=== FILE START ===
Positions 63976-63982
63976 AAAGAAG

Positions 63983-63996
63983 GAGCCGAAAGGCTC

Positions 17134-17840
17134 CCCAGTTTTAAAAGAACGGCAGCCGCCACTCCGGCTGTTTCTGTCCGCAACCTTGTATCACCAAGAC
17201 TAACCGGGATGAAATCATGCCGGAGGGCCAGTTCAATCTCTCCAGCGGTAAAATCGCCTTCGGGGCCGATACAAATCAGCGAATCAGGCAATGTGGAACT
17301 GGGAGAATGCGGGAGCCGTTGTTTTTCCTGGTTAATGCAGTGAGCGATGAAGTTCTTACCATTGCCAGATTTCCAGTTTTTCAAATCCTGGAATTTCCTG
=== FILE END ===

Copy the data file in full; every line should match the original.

Positions 63976-63982
63976 AAAGAAG

Positions 63983-63996
63983 GAGCCGAAAGGCTC

Positions 17134-17840
17134 CCCAGTTTTAAAAGAACGGCAGCCGCCACTCCGGCTGTTTCTGTCCGCAACCTTGTATCACCAAGAC
17201 TAACCGGGATGAAATCATGCCGGAGGGCCAGTTCAATCTCTCCAGCGGTAAAATCGCCTTCGGGGCCGATACAAATCAGCGAATCAGGCAATGTGGAACT
17301 GGGAGAATGCGGGAGCCGTTGTTTTTCCTGGTTAATGCAGTGAGCGATGAAGTTCTTACCATTGCCAGATTTCCAGTTTTTCAAATCCTGGAATTTCCTG